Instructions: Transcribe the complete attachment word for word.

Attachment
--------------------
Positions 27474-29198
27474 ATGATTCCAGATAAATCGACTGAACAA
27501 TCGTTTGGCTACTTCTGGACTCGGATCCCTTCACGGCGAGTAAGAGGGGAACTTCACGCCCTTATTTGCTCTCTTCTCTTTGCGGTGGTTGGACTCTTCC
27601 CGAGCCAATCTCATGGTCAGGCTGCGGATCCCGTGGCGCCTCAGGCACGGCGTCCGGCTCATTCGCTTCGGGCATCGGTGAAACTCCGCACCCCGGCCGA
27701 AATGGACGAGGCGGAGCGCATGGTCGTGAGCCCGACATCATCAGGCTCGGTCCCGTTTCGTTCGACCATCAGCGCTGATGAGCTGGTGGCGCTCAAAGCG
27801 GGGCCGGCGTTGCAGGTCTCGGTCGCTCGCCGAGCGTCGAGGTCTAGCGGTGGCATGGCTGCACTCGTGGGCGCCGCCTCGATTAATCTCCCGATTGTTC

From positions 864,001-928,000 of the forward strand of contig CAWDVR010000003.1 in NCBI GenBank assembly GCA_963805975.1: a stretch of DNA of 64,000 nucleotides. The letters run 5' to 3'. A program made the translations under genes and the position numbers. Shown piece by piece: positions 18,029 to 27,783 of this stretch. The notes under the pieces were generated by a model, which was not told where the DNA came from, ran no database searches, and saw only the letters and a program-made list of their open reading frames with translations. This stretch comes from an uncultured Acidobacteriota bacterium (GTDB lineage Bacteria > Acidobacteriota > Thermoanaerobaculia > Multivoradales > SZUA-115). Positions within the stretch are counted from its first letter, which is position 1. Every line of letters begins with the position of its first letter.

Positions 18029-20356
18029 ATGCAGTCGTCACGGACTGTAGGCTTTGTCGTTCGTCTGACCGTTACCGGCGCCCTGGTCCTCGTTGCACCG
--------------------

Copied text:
Positions 27474-29198
27474 ATGATTCCAGATAAATCGACTGAACAA
27501 TCGTTTGGCTACTTCTGGACTCGGATCCCTTCACGGCGAGTAAGAGGGGAACTTCACGCCCTTATTTGCTCTCTTCTCTTTGCGGTGGTTGGACTCTTCC
27601 CGAGCCAATCTCATGGTCAGGCTGCGGATCCCGTGGCGCCTCAGGCACGGCGTCCGGCTCATTCGCTTCGGGCATCGGTGAAACTCCGCACCCCGGCCGA
27701 AATGGACGAGGCGGAGCGCATGGTCGTGAGCCCGACATCATCAGGCTCGGTCCCGTTTCGTTCGACCATCAGCGCTGATGAGCTGGTGGCGCTCAAAGCG
27801 GGGCCGGCGTTGCAGGTCTCGGTCGCTCGCCGAGCGTCGAGGTCTAGCGGTGGCATGGCTGCACTCGTGGGCGCCGCCTCGATTAATCTCCCGATTGTTC

From positions 864,001-928,000 of the forward strand of contig CAWDVR010000003.1 in NCBI GenBank assembly GCA_963805975.1: a stretch of DNA of 64,000 nucleotides. The letters run 5' to 3'. A program made the translations under genes and the position numbers. Shown piece by piece: positions 18,029 to 27,783 of this stretch. The notes under the pieces were generated by a model, which was not told where the DNA came from, ran no database searches, and saw only the letters and a program-made list of their open reading frames with translations. This stretch comes from an uncultured Acidobacteriota bacterium (GTDB lineage Bacteria > Acidobacteriota > Thermoanaerobaculia > Multivoradales > SZUA-115). Positions within the stretch are counted from its first letter, which is position 1. Every line of letters begins with the position of its first letter.

Positions 18029-20356
18029 ATGCAGTCGTCACGGACTGTAGGCTTTGTCGTTCGTCTGACCGTTACCGGCGCCCTGGTCCTCGTTGCACCG